# Math Help - Sum and product of factors of a semiprime

1. ## Sum and product of factors of a semiprime

Hi all, I'm new on this forum (it is great )

I have a maybe-hard maybe-easy question, which is the following (I have worked quite a lot on it but can't find a way around it) :

Say $n = pq$, with p and q [non-trivial] primes (so n is semiprime)
Now say $m = p + q$ (same values of p and q obviously)

I know "n", but I need "m" (I don't know p or q). Is there a way around this, or is it just impossible ? Isn't there some kind of relation between the product and the sum of the factors of any semiprime ?

Regards.

2. Originally Posted by Bacterius
Hi all, I'm new on this forum (it is great )

I have a maybe-hard maybe-easy question, which is the following (I have worked quite a lot on it but can't find a way around it) :

Say $n = pq$, with p and q [non-trivial] primes (so n is semiprime)
Now say $m = p + q$ (same values of p and q obviously)

I know "n", but I need "m" (I don't know p or q). Is there a way around this, or is it just impossible ? Isn't there some kind of relation between the product and the sum of the factors of any semiprime ?

Regards.

I wouldn't say "impossible" but as close to it as you can imagine, in particular if the number n is big, and it must be big if you can't find more or less easily its two prime divisors, EVEN after being said it only has two!
This is the reason why we can have some security when paying, working and having fun with a computer: some codes are based precisely in that (for example, the Public one): you can know the number n, but only the receiver of a message knows its prime divisors.
Just for fun, find the prime divisors of 251646847 (i - this is a product of two primes, ii -don't even dream in trying to find a prime that divides this number by hand, lest you'll get a severe hand-and-brain tiredness)

Tonio

3. If you knew $m$, then you could just solve the quadratic equation $x^2-mx+n=0$ to get $p$ and $q$. Solving a quadratic is very easy, so finding $m$ is definitely as difficult as finding the two factors $p$ and $q$ from just $n$.

4. Oh I see. Well ... that's too bad because I was actually trying to avoid factorization

PS : Tonio, 251646847 = 9697 x 25951 on a basic quadratic sieve (no matrix, just the sieving) that I did for fun. But thanks for the info.

But anyway, isn't there a way mathematically to express that a number is square ? Example, if I know that (x² - 84) for example gives a square for 2 values only ? I can find the first one easily (x = 84/4 + 1), but the second one is x = 10 but I can't make an equation to find both solutions cleanly.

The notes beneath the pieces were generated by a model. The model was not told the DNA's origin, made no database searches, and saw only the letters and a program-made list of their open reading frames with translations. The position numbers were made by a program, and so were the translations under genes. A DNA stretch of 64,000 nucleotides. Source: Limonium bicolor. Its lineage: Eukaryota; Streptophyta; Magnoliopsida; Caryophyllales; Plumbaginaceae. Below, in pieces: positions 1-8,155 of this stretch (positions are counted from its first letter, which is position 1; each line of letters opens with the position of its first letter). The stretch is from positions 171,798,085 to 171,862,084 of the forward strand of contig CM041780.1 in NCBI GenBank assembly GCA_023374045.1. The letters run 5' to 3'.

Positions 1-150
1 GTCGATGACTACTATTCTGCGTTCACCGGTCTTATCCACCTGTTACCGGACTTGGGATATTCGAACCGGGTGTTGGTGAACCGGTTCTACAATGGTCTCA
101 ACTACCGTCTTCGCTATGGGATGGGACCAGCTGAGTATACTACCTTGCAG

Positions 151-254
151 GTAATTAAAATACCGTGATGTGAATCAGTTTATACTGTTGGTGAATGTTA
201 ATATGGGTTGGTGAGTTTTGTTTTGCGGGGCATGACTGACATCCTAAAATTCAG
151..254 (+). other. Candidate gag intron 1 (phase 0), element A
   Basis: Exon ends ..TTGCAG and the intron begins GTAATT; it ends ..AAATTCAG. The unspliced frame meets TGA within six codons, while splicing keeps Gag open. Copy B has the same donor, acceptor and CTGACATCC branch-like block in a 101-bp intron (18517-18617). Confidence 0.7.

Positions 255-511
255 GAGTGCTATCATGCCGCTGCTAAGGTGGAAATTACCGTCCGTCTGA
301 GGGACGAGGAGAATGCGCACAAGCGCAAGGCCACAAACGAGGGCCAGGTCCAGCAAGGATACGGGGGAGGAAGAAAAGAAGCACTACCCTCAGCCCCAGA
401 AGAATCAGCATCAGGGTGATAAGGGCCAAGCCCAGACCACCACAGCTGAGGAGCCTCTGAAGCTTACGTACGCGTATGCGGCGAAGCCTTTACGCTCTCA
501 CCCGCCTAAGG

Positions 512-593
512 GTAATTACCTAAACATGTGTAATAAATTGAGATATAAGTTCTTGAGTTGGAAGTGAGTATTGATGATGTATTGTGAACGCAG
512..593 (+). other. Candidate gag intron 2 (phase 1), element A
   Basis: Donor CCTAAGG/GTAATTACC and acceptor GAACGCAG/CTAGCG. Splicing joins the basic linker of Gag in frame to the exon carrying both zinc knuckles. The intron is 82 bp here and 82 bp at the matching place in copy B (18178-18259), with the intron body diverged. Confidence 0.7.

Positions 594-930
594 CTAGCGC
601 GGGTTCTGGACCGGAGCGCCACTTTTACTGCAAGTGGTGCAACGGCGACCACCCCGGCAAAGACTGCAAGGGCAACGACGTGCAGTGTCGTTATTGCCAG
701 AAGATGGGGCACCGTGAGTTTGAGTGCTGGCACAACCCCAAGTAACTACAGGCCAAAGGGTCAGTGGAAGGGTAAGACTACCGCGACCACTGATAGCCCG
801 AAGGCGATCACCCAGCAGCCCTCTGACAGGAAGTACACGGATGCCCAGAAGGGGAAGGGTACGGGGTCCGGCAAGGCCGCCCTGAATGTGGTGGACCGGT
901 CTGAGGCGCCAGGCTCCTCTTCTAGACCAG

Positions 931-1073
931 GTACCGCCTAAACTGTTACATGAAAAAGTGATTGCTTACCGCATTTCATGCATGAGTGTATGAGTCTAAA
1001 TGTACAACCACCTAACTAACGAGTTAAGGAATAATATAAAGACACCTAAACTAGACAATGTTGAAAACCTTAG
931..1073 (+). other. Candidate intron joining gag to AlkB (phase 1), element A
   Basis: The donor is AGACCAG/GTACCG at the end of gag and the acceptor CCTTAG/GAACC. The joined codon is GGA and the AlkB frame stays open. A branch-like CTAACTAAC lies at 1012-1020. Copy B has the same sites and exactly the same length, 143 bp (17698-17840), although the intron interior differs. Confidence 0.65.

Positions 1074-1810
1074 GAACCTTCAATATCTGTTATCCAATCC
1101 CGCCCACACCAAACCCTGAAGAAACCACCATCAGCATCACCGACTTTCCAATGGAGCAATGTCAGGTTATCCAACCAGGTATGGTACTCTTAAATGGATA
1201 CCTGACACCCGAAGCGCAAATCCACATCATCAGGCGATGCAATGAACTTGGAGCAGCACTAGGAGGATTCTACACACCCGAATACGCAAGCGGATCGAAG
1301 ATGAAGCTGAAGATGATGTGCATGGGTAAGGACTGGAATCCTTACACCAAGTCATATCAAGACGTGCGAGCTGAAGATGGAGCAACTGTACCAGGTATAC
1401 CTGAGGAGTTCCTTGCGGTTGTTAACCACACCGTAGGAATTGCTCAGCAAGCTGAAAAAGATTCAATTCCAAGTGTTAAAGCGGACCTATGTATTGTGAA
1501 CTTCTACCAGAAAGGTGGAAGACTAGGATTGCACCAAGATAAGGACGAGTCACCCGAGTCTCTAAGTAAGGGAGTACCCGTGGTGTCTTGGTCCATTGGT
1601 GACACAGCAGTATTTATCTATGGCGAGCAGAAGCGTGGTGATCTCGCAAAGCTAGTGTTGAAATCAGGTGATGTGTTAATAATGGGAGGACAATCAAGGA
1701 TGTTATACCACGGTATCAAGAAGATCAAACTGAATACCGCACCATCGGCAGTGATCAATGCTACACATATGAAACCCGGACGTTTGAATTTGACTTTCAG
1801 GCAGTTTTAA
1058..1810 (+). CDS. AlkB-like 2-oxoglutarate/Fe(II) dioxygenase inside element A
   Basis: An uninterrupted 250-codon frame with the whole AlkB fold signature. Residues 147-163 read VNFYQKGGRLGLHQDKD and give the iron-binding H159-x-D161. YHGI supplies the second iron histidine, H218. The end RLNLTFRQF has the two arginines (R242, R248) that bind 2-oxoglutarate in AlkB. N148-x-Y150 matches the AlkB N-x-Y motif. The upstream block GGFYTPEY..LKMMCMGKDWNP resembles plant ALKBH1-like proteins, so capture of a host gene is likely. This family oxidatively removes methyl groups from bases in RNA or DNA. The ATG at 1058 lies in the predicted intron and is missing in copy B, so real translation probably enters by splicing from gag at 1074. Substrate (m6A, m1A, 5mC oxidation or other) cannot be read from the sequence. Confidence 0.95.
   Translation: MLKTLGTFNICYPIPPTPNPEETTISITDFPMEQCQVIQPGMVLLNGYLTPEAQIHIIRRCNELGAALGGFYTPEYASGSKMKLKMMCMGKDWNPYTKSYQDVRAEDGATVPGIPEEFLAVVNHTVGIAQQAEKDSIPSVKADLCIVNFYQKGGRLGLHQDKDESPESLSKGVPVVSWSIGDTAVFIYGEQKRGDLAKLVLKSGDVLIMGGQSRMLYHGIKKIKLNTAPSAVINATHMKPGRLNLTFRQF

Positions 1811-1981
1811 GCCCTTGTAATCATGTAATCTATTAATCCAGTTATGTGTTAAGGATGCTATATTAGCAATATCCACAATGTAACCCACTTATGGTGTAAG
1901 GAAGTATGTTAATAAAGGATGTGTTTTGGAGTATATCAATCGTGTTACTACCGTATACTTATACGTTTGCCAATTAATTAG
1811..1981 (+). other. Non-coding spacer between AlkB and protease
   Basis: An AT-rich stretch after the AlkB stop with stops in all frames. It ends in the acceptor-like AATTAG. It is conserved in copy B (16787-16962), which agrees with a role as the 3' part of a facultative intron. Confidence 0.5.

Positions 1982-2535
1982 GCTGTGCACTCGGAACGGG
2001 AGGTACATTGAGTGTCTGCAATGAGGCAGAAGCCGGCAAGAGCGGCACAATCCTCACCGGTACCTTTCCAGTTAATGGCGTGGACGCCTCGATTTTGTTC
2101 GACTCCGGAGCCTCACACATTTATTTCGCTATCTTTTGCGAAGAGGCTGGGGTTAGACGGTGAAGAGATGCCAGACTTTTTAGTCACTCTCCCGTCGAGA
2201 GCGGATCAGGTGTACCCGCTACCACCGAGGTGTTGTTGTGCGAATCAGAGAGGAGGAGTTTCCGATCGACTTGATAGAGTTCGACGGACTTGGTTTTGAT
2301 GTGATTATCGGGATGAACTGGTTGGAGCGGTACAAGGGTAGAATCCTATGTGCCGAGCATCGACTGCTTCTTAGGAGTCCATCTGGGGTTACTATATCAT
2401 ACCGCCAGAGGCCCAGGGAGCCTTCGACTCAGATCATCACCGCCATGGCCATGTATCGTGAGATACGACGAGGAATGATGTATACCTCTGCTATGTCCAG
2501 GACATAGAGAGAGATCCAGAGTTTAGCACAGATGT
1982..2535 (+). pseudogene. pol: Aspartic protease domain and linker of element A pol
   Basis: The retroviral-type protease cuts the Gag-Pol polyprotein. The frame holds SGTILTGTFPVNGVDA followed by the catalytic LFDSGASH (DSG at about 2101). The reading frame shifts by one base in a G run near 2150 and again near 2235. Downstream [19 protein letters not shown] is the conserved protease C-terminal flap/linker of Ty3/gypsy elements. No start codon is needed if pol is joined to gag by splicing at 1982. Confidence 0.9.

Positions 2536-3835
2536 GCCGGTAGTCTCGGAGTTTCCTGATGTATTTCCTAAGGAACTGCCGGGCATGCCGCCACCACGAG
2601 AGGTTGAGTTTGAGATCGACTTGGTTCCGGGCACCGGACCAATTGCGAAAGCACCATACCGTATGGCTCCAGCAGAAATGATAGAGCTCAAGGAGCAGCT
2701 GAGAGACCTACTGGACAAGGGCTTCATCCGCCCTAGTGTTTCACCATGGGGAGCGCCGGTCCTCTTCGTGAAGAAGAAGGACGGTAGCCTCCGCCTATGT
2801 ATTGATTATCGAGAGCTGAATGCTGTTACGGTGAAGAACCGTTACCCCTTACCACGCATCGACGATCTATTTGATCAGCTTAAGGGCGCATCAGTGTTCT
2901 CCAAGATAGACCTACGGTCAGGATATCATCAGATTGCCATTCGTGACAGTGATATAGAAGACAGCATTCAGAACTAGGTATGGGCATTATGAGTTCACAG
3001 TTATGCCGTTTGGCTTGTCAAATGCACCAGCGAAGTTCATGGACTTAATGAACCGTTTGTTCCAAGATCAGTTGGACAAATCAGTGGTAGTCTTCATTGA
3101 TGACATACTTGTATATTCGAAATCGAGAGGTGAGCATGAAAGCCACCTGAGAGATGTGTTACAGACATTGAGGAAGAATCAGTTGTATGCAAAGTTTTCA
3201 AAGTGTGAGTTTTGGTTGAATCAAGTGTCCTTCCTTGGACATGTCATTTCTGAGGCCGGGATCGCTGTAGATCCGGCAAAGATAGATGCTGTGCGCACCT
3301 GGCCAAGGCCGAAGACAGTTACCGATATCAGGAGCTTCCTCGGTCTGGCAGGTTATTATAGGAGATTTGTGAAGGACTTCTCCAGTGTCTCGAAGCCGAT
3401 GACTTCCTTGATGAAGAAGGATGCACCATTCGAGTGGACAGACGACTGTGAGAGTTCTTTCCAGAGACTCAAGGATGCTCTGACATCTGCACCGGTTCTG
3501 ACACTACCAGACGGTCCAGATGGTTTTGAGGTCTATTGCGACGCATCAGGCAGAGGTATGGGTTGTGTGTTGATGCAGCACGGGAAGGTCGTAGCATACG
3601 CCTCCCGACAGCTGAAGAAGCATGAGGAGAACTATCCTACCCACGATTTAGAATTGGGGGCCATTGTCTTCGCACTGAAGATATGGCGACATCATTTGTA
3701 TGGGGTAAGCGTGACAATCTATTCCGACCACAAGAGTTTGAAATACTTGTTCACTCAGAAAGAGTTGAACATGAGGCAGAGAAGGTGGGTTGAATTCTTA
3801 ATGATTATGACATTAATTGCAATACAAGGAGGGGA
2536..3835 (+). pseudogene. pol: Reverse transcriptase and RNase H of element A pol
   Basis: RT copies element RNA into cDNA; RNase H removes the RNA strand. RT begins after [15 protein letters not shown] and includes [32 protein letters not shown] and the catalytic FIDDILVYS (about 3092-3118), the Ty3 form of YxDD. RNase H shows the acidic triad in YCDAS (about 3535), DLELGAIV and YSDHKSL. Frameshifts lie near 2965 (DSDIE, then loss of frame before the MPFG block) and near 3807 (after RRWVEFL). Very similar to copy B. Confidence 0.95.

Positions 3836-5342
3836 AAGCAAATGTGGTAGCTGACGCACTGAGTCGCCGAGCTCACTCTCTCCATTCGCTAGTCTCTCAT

5. I can find another integer solution, namely $22^2-84=20^2$, and infinitely many rational solutions, for example $(19/2)^2-84=(5/2)^2$.

Well I knew the 22, since 84/4 + 1 = 22. And I'm only considering perfect squares. There is x = 10 too, since 100 - 84 = 16. But how can I mathematically find the 10 ? (since the 22 is a trivial solution)

7. I wrote $x^2-84=y^2$, and factored it as $(x-y)(x+y)=84$. Now if you factor $84$ as $84=AB$, and set $x-y=A$, $x+y=B$, you'll find that $x,y$ are integers if and only if both $A,B$ are even or both are odd. Clearly both cannot be odd, and the only way for both to be even is to have $A=2, B=42$, or $A=14, B=6$. If you then solve for $x=(A+B)/2,y=(A-B)/2$ you will find the two solutions $(10,4),(22,20)$.

But you still get to factorize 84, so the whole point is lost.
So does this show that factorization is necessary to solve this type of problem ? But factorizing the sum of the two prime factors wouldn't it be easier than factorizing the semiprime itself (since the sum is obviously a lot smaller and even) ? There might be a way around this ?

Ok I'll try to explain this as well as I can :
I have a function :

$f(x) = x^2 - 4n$

Where $n$ is a known constant.

Is there a "quick" way to find the two distinct values of $x$ when $f(x)$ is a perfect square ?

I can find one easily : if you let $x = (n + 1)$, then you get :

$f(n + 1) = (n + 1)^2 - 4n$
$f(n + 1) = n^2 + 2n + 1 - 4n$
$f(n + 1) = n^2 - 2n + 1$
$f(n + 1) = (n - 1)^2$

Which obviously is a square. The problem is, this solution is somewhat trivial, and there is only one other solution which is non-trivial and that I need, but I can't find an algebraic way to solve it ...